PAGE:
A slew of meteorites from Mars and a hefty chunk of the moon hit the auction block in New York City this weekend — though several of the high-profile items never sold, Reuters reports. Touted as the world’s largest meteorite auction, the sale still brought in more than $1 million.
The priciest items to find new homes included two chunks of moon rock that had once lived on the dark side of the moon before an asteroid sent them careening into space. These lunar keepsakes, which together weigh four pounds, sold to an anonymous and still-unopened museum for $330,000. That might seem like quite a pretty penny, but they went for $10,000 less than the pre-sale estimate.
Heritage Auctions conducted the event, which allowed interested buyers to place bids well in advance. The extraterrestrial trinkets that failed to sell included a large piece of the Tissint meteorite — which originated on Mars and fell in Morocco last year — as well as an iron meteorite that looks like a howling face, valued at around $100,000.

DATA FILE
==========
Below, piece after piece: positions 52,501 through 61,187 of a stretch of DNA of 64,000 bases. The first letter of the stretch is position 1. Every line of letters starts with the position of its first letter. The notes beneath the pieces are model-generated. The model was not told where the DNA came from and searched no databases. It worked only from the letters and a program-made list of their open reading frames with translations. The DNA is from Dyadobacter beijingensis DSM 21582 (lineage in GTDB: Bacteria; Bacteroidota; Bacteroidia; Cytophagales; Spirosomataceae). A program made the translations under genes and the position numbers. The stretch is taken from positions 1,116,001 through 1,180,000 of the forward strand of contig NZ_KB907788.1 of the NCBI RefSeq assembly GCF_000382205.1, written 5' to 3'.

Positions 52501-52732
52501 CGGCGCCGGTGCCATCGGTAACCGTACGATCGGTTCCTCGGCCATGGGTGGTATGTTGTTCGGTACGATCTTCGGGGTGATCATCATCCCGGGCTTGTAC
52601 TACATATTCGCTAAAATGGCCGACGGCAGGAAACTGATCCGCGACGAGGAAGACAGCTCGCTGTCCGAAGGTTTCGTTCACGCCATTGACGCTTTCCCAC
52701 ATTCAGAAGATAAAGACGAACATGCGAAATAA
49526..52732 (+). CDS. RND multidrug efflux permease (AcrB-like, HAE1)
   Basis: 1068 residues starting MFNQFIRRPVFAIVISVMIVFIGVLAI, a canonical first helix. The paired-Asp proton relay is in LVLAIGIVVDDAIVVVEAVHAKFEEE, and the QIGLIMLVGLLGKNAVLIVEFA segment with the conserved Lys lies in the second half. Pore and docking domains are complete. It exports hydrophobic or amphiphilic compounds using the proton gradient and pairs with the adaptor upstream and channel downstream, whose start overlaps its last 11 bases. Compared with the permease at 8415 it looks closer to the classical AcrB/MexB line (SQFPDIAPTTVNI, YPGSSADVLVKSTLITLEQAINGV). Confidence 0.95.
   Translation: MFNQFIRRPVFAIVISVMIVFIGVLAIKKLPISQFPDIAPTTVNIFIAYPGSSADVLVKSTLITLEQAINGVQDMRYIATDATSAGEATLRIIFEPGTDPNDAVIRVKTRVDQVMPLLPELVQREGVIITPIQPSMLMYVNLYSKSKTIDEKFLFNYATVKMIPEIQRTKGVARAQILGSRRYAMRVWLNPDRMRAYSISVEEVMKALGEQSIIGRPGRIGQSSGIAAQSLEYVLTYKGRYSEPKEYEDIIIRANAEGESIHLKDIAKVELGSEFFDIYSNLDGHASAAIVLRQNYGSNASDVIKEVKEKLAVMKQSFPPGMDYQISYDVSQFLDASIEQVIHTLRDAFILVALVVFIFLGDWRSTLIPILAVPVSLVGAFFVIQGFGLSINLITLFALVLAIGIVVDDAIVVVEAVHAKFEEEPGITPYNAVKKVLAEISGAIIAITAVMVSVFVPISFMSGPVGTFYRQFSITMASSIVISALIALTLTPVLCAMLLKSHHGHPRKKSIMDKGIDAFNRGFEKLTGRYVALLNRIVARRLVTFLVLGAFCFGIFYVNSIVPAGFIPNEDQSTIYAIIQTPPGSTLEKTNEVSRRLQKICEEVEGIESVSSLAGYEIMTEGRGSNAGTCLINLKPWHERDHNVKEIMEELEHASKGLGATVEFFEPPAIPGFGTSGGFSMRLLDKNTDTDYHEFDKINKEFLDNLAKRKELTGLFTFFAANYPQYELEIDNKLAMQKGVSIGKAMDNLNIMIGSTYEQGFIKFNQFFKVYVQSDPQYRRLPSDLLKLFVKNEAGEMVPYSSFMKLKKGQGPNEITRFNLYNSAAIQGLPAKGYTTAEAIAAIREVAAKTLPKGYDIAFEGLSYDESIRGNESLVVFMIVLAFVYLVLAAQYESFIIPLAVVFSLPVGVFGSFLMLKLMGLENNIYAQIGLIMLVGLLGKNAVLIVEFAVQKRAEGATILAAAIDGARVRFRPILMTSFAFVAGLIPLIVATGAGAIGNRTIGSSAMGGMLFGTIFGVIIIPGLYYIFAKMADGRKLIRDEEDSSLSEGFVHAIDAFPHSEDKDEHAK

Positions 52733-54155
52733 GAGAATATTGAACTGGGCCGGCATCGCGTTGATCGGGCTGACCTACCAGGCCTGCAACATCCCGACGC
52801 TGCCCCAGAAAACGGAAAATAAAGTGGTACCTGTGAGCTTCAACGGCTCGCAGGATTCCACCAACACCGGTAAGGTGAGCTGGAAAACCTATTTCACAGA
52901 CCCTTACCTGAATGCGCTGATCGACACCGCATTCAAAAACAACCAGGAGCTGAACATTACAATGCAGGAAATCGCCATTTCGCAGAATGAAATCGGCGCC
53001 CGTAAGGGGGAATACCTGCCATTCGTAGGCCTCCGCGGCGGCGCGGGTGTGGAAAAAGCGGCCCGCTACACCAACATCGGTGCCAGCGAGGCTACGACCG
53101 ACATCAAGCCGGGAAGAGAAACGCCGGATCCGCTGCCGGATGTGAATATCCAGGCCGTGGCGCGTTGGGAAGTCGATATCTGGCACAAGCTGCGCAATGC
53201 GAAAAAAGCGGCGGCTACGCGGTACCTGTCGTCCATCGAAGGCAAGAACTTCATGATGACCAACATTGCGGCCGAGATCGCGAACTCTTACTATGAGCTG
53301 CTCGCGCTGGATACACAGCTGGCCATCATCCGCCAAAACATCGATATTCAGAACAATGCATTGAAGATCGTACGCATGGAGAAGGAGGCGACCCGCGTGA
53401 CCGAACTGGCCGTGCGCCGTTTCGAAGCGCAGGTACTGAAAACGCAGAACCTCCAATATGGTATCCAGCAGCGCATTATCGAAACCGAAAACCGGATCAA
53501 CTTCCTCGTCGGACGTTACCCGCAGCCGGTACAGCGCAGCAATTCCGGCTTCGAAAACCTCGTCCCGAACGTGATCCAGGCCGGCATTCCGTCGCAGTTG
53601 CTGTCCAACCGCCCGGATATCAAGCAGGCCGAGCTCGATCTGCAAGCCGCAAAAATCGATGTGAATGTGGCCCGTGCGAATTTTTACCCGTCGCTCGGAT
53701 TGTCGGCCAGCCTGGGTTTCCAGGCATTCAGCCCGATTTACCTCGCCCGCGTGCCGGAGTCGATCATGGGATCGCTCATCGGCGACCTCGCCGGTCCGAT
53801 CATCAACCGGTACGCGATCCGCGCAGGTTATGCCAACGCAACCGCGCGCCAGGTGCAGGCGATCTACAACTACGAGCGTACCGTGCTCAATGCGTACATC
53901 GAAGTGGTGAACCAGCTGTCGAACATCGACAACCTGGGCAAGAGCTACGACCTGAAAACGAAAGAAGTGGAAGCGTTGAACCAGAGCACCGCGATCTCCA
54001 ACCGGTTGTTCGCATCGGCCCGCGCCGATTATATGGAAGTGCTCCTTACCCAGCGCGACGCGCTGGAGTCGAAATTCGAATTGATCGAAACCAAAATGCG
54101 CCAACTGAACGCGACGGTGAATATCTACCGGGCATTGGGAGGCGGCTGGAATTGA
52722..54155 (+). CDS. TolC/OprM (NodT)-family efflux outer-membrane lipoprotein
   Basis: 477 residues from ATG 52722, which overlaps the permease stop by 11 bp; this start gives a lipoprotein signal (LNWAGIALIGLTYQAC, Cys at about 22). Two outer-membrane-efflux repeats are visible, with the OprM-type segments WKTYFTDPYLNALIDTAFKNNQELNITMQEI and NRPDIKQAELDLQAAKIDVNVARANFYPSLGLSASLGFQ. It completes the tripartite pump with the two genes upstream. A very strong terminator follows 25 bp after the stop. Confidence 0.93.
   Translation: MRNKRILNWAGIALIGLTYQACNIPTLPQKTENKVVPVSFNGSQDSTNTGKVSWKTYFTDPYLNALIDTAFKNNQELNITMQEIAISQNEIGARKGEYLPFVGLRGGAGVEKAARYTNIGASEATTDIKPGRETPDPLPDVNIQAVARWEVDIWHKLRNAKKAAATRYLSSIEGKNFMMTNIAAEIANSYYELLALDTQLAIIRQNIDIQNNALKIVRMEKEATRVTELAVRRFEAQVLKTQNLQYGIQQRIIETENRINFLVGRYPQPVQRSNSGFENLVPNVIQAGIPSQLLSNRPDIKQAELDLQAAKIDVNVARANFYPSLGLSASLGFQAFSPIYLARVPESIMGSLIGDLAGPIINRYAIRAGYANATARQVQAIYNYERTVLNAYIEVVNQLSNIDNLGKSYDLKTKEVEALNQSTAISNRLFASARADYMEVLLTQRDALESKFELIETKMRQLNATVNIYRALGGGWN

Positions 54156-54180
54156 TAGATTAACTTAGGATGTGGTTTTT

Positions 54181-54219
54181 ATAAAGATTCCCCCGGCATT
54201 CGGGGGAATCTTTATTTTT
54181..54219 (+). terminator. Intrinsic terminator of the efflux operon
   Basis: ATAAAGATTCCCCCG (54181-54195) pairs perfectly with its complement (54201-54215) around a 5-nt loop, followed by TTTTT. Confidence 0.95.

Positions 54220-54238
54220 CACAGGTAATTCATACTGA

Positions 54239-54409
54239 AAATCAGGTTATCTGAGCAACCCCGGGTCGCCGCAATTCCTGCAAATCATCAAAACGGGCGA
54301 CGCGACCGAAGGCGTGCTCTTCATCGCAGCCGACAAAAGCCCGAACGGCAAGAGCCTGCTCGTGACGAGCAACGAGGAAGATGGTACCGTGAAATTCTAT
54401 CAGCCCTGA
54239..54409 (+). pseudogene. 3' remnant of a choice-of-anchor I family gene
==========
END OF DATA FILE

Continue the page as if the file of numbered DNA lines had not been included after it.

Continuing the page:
One item that did rocket to success was the famed Peekskill meteorite, which was caught on film streaking across the sky over Peekskill, N.Y. in 1992 before smashing into the trunk of a car. The meteorite sold for $16,250. Just as the items varied in their history and impact, they also varied across the board in size. One buyer, for example, purchased a 1,600 pound iron meteorite, while others took home pebble-sized fragments. Despite such out-of-this-world prices, though, NewsFeed is surprised more items didn’t find buyers.